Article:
Parks’ cemented her place in history, and I am sure she thought of Emmett, but she wasn’t an old lady. She was tired alright, but not physically.

“Parks wasn’t physically tired and was able to leave her seat. She refused, on principle, to surrender her seat because of her race.”

https://constitutioncenter.org/blog/rosa-parks-journey-as-a-civil-rights-icon

The NAACP was already organizing and looking for a test case about segregation on Montgomery’s bus system, but their first potential test case was pregnant and did not fit the image they wanted to represent the movement. The whole thing was carefully orchestrated in a campaign to end segregation on buses.

“They said they didn’t want to use a pregnant teenager because it would be controversial and the people would talk about the pregnancy more than the boycott.” – Colvin

This in no way dismisses Park’s historical actions (because planned or not, she didn’t have to do it) but seeks to shine a light on the other “Rosa’s” who also refused to give up their seat to support integration. We have forgotten the Claudette Colvin’s, Aurelia Browder’s, and Irene Morgan’s of the world because the writers of his-story never told their stories.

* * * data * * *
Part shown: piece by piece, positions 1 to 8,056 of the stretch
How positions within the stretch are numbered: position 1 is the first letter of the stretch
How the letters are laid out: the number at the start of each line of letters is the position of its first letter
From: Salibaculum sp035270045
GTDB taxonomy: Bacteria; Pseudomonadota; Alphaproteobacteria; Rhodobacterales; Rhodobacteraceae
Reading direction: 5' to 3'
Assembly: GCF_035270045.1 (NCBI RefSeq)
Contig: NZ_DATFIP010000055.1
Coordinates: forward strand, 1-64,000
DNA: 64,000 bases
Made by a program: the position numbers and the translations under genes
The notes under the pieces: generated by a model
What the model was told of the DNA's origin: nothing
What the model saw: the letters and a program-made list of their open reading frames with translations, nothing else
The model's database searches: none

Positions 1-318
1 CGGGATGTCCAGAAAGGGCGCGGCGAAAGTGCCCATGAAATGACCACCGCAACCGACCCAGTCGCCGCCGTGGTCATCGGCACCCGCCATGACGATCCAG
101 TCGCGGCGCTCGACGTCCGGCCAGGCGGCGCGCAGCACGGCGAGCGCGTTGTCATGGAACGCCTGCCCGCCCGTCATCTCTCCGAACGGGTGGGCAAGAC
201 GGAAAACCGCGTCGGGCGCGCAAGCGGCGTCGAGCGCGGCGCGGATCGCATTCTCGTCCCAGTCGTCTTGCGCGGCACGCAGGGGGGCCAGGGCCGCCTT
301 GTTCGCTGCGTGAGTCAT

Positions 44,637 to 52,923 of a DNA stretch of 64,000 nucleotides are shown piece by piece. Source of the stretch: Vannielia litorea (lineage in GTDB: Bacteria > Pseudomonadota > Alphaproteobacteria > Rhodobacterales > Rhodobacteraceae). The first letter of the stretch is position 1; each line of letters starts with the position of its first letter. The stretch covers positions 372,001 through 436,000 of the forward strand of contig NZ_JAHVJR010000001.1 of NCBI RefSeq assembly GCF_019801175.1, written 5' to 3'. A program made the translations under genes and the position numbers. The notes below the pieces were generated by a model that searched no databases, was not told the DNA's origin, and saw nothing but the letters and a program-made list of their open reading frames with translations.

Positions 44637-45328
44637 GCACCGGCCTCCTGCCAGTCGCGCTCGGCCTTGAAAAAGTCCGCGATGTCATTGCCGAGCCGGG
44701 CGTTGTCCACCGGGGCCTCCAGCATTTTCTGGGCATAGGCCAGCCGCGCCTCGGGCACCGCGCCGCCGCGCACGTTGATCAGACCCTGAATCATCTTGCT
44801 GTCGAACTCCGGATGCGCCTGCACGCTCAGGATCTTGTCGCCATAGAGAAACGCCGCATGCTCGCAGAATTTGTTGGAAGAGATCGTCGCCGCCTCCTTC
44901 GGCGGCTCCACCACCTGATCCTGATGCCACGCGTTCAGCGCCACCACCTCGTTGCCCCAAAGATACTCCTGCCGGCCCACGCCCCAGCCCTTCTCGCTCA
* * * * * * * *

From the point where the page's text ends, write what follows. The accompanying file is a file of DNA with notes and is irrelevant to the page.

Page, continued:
There is an entirely new generation of children who do not know the racist history of this (America) nation and how it is relatable to our current times. They can’t compare Trayvon Martin to Emmett Till because they don’t know who Emmett Till was. They can’t connect housing discrimination with Red Lining because they don’t know what Red Lining is. They can’t connect the crack epidemic of the 1980s with the Iran-Contra Affair because they don’t know history.

How did crack cocaine end up in black communities? How did it destroy black families?

As Furious Styles says in Boyz N The Hood, “How you think the crack rock gets into the country? We don’t own any planes. We don’t own no ships. We are not the people who are flyin’ and floatin’ that shit in here.”

Yes, he’s a fictional character, but a real black man (John Daniel Singleton) wrote the script.

“Why do you think there’s a liquor store on every corner? The same reason there’s a gun store on every corner. They want us to kill ourselves.” (Boyz N The Hood, 1991)

Do I think black people should be inundated with negativity and brutality, constantly subjected to the image of black men and women dying in the streets? Of course not. Black history is not only black trauma.

But no one tells the Jews to stop talking about the holocaust or Americans to stop talking about 9/11.